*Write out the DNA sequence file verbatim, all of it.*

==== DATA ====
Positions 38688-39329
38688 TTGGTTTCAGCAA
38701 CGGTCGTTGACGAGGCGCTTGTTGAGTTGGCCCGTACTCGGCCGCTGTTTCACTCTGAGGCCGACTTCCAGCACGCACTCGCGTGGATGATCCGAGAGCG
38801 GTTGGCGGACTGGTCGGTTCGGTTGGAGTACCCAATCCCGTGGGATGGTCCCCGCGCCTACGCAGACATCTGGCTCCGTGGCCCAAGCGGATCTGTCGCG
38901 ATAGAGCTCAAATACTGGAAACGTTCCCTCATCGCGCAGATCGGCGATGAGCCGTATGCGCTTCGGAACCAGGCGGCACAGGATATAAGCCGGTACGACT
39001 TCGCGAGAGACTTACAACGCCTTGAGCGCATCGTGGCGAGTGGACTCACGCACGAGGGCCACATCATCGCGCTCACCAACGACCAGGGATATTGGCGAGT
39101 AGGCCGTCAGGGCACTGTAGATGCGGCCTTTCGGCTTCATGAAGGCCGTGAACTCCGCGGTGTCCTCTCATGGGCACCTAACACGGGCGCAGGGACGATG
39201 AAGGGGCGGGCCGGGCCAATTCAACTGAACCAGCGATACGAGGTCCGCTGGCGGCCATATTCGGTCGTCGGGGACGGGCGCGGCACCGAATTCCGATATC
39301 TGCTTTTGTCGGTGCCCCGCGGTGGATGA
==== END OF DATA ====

Positions 38688-39329
38688 TTGGTTTCAGCAA
38701 CGGTCGTTGACGAGGCGCTTGTTGAGTTGGCCCGTACTCGGCCGCTGTTTCACTCTGAGGCCGACTTCCAGCACGCACTCGCGTGGATGATCCGAGAGCG
38801 GTTGGCGGACTGGTCGGTTCGGTTGGAGTACCCAATCCCGTGGGATGGTCCCCGCGCCTACGCAGACATCTGGCTCCGTGGCCCAAGCGGATCTGTCGCG
38901 ATAGAGCTCAAATACTGGAAACGTTCCCTCATCGCGCAGATCGGCGATGAGCCGTATGCGCTTCGGAACCAGGCGGCACAGGATATAAGCCGGTACGACT
39001 TCGCGAGAGACTTACAACGCCTTGAGCGCATCGTGGCGAGTGGACTCACGCACGAGGGCCACATCATCGCGCTCACCAACGACCAGGGATATTGGCGAGT
39101 AGGCCGTCAGGGCACTGTAGATGCGGCCTTTCGGCTTCATGAAGGCCGTGAACTCCGCGGTGTCCTCTCATGGGCACCTAACACGGGCGCAGGGACGATG
39201 AAGGGGCGGGCCGGGCCAATTCAACTGAACCAGCGATACGAGGTCCGCTGGCGGCCATATTCGGTCGTCGGGGACGGGCGCGGCACCGAATTCCGATATC
39301 TGCTTTTGTCGGTGCCCCGCGGTGGATGA